developed, delicate, flexible, rich—an adequate accomplished fact. The more
we live by it, the more it promotes and enhances life. Its quality, its authenticity,
its security, are hence supremely important for the general multifold opportunity,
for the dignity and integrity, of our existence."
Is there one among you whose relations with others would not have been
rendered simpler, truer, clearer at some critical moment had your "speech been
more worthy of its great human and social function?" Then, do you hesitate to
enter upon a study which shall make for clarified relations and a new "dignity
and integrity of existence?" Anticipating your reply, I invite you to take a first
step in Vocal Expression. How shall we approach the subject? How did you
begin to master any one of the activities in which you are more or less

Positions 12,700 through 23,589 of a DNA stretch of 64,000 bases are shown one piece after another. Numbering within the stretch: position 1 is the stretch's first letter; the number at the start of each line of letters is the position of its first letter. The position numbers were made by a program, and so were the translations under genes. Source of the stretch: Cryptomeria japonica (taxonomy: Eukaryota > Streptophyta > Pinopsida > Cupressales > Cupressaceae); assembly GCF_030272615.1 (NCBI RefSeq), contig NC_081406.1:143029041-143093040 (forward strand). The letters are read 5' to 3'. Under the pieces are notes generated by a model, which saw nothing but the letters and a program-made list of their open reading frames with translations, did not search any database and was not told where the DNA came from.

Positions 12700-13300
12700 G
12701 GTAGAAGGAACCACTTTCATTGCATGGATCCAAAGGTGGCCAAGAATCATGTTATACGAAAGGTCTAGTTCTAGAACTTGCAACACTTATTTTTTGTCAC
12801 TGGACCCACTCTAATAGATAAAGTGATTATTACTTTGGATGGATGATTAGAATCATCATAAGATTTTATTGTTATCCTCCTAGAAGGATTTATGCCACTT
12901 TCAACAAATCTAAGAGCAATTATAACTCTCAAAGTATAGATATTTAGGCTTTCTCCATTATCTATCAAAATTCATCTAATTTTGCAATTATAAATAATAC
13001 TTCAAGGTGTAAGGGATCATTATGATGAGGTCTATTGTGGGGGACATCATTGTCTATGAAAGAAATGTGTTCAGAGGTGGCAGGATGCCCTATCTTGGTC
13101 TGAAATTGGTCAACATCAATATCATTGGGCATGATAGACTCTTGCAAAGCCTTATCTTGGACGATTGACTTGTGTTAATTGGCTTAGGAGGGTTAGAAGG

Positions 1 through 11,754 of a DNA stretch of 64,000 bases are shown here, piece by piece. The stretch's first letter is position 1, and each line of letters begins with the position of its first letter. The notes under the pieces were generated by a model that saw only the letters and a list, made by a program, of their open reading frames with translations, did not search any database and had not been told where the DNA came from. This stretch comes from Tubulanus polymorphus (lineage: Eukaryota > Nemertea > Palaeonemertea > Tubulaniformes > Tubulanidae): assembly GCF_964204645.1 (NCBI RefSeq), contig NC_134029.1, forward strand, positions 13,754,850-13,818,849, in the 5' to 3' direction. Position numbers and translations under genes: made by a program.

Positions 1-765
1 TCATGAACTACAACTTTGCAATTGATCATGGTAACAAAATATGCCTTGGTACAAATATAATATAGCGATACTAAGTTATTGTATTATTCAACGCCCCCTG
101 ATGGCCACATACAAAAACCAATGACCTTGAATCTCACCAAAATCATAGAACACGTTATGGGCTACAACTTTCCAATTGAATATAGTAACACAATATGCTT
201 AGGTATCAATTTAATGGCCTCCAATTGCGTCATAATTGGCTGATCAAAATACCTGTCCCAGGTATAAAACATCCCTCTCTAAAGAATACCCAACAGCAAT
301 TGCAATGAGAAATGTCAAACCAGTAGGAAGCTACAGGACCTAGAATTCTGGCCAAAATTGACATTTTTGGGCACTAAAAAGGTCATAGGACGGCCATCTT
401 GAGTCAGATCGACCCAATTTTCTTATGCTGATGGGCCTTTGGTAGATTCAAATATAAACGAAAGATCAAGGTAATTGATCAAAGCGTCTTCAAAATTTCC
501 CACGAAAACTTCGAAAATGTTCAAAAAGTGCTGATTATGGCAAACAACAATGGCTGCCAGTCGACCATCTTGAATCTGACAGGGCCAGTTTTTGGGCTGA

[Pg 14]proficient? How did you learn to swim, or skate, or play the violin? Not by
standing on the shore and gazing at the water or ice! Not by looking at violins in
shop windows! No! You began by leaping into the water, putting on your skates
and going out on the ice; taking the violin into your hands and drawing the bow
across the strings. But you say: "We have taken the step which corresponds to
these in speech! We can talk!" Exactly! But what command of the art of skating
or swimming or playing the violin would the artist in any of these activities have
achieved had he been content to stop with the act of jumping into the water,
going out on the ice, or drawing the bow across the violin? The question's
answer calls up an illuminating analogy. Are not most of us in regard to our
mastery of speech in the condition of the skater, the swimmer, the fiddler in the
first stage of those expressive acts? Are we not floundering in the water, fallenon the ice, or alienating the ears of our friends? "We are so! We confess it!"—